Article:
It’s not your imagination: The heat isn’t normal
Parts of upstate New York, eastern New Jersey, southern New Hampshire and Pennsylvania could break records set in 1944.Few parts of the U.S. have been spared.
The city’s electrical supplier, Con Edison, issued an advisory on Wednesday asking customers to limit energy use and relieve pressure on the power grid to avoid outages.
A heat wave that has blanketed much of the country this week will peak in the Northeast on Thursday, with potentially record-breaking temperatures described as “oppressive” in National Weather Service forecasts. Temperatures will reach the mid-to-high 90s across the region, with heat indexes over 100.
Parts of upstate New York, eastern New Jersey, southern New Hampshire and Pennsylvania could break records set in 1944, during a sweltering August heat wave that The New York Times later described as “A Month Too Hot for Satan” — Satan being an overheated vulture at the Bronx Zoo.
The heat spike comes less than two weeks after another sizzling heat wave across the Northeast, in which records were broken throughout the region.
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Few parts of the country have been spared this summer’s sweaty misery. The week started with dangerous heat receding from the Pacific Northwest, after a string of high temperatures that may have killed more than a dozen people in Oregon.
The heat then soared again across the Central Plains — which has been scorching for most of the summer, enduring historic strings of triple-digit temperatures — and into the southern Great Lakes region and even Montana by midweek.
The weather service began issuing heat warnings for much of the Northeast on Wednesday and said daily records could fall on Thursday from Washington, D.C., into southern New England.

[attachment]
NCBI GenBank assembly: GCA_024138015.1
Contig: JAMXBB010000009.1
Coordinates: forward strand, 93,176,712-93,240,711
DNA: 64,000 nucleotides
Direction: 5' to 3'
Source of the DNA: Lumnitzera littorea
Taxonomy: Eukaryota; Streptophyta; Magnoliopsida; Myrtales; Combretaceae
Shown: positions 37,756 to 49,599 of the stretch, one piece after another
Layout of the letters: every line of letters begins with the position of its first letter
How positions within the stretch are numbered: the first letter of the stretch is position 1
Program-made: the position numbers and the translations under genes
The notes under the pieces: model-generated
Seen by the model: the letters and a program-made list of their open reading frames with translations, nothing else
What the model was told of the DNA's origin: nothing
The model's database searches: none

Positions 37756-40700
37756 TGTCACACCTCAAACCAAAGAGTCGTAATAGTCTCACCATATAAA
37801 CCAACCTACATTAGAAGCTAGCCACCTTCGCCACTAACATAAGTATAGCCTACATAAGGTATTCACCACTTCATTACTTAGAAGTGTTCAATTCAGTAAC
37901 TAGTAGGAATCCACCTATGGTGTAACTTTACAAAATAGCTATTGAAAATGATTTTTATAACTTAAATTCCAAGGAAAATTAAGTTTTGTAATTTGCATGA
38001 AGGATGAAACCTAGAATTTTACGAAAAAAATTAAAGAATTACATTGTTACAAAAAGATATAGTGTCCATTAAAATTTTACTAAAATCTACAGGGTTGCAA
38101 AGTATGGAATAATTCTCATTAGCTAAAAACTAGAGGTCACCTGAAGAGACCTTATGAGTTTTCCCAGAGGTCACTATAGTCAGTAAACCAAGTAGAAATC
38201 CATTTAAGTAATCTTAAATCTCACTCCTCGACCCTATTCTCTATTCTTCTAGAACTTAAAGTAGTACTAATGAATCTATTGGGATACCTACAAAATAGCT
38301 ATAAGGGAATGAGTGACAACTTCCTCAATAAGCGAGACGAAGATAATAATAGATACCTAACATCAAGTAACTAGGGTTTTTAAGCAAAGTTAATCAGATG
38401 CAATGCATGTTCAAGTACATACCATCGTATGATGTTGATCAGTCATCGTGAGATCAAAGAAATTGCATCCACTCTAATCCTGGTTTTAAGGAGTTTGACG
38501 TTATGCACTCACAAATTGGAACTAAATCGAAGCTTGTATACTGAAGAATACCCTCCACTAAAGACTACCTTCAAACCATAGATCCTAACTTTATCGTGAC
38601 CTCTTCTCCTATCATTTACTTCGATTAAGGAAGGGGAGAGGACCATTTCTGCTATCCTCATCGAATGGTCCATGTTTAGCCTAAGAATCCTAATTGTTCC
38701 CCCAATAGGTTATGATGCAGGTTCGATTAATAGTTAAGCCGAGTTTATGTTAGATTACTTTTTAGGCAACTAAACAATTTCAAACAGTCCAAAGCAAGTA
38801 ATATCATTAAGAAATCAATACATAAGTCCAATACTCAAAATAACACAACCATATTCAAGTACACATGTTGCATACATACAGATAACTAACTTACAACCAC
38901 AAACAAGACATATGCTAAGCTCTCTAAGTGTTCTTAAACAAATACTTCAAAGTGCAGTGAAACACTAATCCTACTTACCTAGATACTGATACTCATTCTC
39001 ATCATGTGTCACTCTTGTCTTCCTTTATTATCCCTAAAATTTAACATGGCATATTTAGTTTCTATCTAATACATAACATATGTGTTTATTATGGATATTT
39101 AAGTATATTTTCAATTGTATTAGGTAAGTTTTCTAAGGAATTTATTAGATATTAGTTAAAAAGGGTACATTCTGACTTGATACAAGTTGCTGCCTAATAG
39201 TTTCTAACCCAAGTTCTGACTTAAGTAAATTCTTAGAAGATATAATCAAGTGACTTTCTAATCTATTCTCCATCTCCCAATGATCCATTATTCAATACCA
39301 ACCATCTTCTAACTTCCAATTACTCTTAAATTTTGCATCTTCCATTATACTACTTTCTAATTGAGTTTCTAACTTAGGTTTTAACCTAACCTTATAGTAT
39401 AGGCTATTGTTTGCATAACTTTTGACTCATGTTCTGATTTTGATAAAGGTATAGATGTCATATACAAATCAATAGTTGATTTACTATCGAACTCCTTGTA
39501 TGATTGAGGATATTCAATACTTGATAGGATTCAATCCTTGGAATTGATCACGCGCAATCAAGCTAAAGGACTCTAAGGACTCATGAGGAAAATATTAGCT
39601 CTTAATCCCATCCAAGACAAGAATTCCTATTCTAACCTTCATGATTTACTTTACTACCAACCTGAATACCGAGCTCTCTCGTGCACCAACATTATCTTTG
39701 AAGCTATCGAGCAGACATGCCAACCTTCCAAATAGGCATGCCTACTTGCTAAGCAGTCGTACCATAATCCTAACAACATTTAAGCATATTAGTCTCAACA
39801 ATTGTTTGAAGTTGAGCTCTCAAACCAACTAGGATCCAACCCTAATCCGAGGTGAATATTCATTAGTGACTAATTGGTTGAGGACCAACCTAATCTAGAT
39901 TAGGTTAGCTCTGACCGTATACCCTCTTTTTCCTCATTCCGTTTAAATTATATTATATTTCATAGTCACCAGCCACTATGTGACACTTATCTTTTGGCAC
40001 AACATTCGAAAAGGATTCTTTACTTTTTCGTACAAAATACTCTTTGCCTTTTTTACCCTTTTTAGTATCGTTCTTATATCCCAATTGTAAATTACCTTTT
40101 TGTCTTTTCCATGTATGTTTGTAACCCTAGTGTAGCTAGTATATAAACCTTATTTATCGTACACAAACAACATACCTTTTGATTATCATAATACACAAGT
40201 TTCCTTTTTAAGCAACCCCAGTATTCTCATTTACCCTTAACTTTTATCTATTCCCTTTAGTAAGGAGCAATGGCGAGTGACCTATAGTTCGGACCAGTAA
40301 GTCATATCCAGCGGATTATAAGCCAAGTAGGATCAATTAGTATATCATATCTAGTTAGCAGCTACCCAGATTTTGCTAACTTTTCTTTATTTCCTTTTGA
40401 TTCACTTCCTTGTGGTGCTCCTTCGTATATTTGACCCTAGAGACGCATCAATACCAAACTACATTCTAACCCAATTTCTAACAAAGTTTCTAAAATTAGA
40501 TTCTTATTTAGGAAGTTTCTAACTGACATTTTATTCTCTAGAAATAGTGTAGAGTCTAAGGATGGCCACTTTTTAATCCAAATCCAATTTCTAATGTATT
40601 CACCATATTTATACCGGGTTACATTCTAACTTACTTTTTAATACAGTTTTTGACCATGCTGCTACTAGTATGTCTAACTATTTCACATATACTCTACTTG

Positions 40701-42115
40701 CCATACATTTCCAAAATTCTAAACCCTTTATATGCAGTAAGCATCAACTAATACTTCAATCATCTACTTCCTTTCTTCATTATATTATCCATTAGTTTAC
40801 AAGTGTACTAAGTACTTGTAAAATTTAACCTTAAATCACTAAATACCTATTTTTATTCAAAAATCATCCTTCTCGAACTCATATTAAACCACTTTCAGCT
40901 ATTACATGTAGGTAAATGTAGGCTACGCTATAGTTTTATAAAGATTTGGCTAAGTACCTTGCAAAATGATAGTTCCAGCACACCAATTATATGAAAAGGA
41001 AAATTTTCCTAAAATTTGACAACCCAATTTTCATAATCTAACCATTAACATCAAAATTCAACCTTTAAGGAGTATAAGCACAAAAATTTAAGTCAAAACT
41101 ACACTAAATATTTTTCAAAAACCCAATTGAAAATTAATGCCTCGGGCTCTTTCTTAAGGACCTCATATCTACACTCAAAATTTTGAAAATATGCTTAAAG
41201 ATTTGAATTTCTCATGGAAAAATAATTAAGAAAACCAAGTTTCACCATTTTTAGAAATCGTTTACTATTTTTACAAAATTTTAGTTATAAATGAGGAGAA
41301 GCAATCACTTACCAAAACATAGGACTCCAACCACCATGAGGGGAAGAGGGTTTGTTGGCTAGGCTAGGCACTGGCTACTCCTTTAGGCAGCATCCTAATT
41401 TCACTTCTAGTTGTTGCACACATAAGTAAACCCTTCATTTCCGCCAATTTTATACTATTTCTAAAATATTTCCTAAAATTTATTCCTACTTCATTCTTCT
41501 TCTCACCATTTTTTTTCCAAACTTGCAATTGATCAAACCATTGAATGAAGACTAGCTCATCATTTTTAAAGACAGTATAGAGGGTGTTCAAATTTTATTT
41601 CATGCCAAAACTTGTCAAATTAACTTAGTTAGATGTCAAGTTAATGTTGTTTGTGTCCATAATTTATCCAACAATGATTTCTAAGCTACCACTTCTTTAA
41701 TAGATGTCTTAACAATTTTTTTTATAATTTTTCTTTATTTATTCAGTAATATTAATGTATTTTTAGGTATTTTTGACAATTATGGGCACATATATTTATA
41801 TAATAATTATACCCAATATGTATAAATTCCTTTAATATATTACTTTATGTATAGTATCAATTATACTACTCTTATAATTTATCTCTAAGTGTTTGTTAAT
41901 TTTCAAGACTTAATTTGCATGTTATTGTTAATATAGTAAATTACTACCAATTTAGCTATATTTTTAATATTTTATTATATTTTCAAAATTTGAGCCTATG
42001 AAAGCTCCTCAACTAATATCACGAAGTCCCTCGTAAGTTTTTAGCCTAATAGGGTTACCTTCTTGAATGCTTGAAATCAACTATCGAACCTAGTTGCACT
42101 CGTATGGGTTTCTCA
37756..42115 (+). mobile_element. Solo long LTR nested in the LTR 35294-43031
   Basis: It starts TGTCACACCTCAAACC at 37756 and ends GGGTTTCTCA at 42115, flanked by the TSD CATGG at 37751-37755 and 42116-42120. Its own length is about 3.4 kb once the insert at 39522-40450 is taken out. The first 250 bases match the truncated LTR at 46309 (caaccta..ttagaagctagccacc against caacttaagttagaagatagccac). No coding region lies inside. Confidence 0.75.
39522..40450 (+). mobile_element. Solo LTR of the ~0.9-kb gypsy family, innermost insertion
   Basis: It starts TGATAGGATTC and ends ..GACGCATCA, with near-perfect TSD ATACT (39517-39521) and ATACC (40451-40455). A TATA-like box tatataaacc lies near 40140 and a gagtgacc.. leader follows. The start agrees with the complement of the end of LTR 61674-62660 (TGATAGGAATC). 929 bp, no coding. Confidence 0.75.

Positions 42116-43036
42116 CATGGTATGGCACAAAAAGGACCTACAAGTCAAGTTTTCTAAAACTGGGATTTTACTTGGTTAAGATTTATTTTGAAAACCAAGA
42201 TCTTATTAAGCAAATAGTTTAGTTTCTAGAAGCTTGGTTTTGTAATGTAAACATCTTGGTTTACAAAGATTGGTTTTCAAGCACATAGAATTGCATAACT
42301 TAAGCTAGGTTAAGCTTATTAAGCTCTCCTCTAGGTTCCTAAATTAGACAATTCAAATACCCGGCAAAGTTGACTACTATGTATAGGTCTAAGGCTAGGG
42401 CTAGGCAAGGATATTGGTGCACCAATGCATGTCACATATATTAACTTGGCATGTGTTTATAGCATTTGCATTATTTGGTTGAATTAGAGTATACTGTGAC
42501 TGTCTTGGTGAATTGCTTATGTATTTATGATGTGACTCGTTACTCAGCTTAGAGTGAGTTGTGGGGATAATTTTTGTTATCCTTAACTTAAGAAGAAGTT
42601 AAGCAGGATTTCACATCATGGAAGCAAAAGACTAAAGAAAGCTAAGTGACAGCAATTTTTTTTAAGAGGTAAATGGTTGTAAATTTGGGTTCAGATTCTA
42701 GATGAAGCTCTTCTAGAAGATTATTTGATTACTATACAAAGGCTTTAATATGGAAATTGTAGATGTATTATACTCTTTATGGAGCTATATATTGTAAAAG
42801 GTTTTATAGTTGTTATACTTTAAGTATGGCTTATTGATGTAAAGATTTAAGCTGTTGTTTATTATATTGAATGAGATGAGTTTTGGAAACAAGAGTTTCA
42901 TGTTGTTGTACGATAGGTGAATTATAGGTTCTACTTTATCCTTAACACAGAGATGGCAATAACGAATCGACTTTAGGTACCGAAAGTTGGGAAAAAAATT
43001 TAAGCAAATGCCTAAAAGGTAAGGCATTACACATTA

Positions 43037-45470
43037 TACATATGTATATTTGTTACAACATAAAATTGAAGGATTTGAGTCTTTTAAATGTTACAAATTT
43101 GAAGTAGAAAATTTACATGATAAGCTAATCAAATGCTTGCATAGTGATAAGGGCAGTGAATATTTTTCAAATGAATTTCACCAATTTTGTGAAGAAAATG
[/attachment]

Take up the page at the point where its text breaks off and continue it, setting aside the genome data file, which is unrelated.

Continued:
Boston, where a heat emergency was declared on Wednesday, could reach 99 degrees, which would break a record of 96 set in 1928, said Bob Oravec, a weather service meteorologist. The high in Hartford, Connecticut, is forecast to hit 101 degrees, which would break the record of 96 set in 1944, he said. Newark, New Jersey, was expected to tie a record of 100 degrees set in 1993.
New York City won’t be quite as scorching but is forecast to see highs of 94 degrees on Thursday, which would break a record of 93 set on that date in 2006, said Zack Taylor, a weather service meteorologist.
Philadelphia could also tie a record on Thursday, matching the 95 degrees it reached on that date in 1995. Trees in the city have begun to lose their leaves because of the excessive heat and lack of rain, The Philadelphia Inquirer reported.
Friday won’t be quite as warm across most of the region, with highs in the mid-90s, and Saturday will see a dip into the 80s before it becomes hot again on Sunday. The weekend holds the greatest potential for thunderstorms in the Northeast, as the heat and humidity create a glut of moisture in the air.